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  • At least 28 US states have introduced more than 300 measures since the start of the year limiting abortion rights, according to activists.

    At least 28 US states have introduced more than 300 measures since the start of the year limiting abortion rights, according to activists. | Photo: Reuters

Published 19 May 2019
Opinion

The law is the latest challenge by conservatives to Roe v. Wade, the landmark U.S. Supreme Court decision establishing a woman's right to terminate her pregnancy.

Abortion rights activists in Mobile, Alabama carried posters and chanted slogans on Sunday against the state's new law that bans nearly all abortions in the state, even in cases of rape and incest.

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Chanting "we've only just begun" demonstrators said the law put the lives of women in danger and refused them the right to control their own bodies.

Women's reproductive rights defenders gathered in the capital, Montgomery, and in Birmingham, Anniston and Huntsville, to denounce the "Alabama Human Life Protection Act," or HB314, which virtually outlaws terminations.

"People should have the right to make the decisions that are best for their bodies without state interference," organizers said on Facebook.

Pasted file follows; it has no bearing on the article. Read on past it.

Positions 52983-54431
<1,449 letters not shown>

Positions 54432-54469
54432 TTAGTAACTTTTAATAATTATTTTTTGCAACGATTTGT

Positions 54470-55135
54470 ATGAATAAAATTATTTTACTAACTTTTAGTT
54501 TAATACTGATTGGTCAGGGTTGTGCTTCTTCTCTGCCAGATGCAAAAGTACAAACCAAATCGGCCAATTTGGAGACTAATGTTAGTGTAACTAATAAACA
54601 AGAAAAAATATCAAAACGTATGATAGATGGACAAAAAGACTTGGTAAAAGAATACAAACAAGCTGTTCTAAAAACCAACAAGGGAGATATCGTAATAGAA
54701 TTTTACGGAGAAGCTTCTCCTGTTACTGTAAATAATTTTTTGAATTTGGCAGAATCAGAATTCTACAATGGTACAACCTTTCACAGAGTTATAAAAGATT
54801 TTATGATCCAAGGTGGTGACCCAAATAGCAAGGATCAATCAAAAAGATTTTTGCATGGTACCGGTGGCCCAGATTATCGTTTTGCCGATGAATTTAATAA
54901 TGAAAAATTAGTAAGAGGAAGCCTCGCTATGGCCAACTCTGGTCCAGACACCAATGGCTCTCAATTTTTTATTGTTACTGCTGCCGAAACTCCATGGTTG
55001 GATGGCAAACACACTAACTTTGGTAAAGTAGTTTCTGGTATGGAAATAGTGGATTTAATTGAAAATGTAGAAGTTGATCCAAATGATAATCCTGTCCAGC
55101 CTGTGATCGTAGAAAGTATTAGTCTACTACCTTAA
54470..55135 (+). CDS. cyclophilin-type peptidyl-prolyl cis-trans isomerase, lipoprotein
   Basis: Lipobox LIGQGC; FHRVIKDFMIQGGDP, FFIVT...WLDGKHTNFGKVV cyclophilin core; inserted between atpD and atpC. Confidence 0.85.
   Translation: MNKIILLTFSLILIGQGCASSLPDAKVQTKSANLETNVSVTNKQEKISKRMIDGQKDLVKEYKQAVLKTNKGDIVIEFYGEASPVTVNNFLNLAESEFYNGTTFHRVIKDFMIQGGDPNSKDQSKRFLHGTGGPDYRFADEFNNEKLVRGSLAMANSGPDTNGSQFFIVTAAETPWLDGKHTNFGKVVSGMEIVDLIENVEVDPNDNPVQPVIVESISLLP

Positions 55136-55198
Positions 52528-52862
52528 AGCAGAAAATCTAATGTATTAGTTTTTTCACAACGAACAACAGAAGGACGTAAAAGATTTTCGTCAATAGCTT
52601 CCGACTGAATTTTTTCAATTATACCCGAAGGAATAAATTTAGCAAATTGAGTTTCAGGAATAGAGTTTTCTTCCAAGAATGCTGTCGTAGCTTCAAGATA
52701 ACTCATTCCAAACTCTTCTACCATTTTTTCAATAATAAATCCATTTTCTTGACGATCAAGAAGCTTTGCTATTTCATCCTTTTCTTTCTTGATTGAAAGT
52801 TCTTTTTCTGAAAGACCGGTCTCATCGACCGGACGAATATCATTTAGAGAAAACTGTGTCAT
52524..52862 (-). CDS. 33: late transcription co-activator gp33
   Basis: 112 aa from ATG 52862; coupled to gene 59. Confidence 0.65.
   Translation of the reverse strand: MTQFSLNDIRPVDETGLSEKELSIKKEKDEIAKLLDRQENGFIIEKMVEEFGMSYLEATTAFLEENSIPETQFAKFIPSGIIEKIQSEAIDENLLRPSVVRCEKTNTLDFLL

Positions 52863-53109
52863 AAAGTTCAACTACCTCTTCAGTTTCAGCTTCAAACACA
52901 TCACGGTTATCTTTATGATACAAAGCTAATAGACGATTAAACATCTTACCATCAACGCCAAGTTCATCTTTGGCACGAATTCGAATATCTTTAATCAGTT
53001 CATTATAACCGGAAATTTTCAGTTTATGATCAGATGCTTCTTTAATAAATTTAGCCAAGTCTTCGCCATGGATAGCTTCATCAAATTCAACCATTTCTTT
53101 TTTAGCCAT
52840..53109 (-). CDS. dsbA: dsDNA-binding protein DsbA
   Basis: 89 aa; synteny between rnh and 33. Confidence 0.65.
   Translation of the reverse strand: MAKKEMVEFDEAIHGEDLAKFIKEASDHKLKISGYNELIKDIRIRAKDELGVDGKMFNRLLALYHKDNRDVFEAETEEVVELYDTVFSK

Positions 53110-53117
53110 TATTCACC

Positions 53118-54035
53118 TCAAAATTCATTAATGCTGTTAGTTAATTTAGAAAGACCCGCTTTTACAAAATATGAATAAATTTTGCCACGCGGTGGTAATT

The Alabama law would take effect in six months. Legislation to restrict abortion rights has been introduced this year in 16 states, four of whose governors have signed bills banning abortion if an embryonic heartbeat can be detected.

"We're going to return to the back alleys. We're going to return to where women will do abortions to themselves," 81-year-old Maralyn Mosley told the Montgomery Advertiser.

She had an abortion at 13, after her uncle raped her.

"We will return to the coat hangers and perforated uteruses. We will return to where women will bleed to death," she warned.

Sunday's rallies follow protests last week that saw women donning the iconic red tunics and white bonnets worn by the oppressed women of a dystopian future America in Hulu's "The Handmaid's Tale."

The Alabama law is likely to be blocked in state courts before its November launch date but Republican Governor Kay Ivey acknowledged when she signed it that it was part of as a wider Republican offensive to get the issue relitigated on the national stage.

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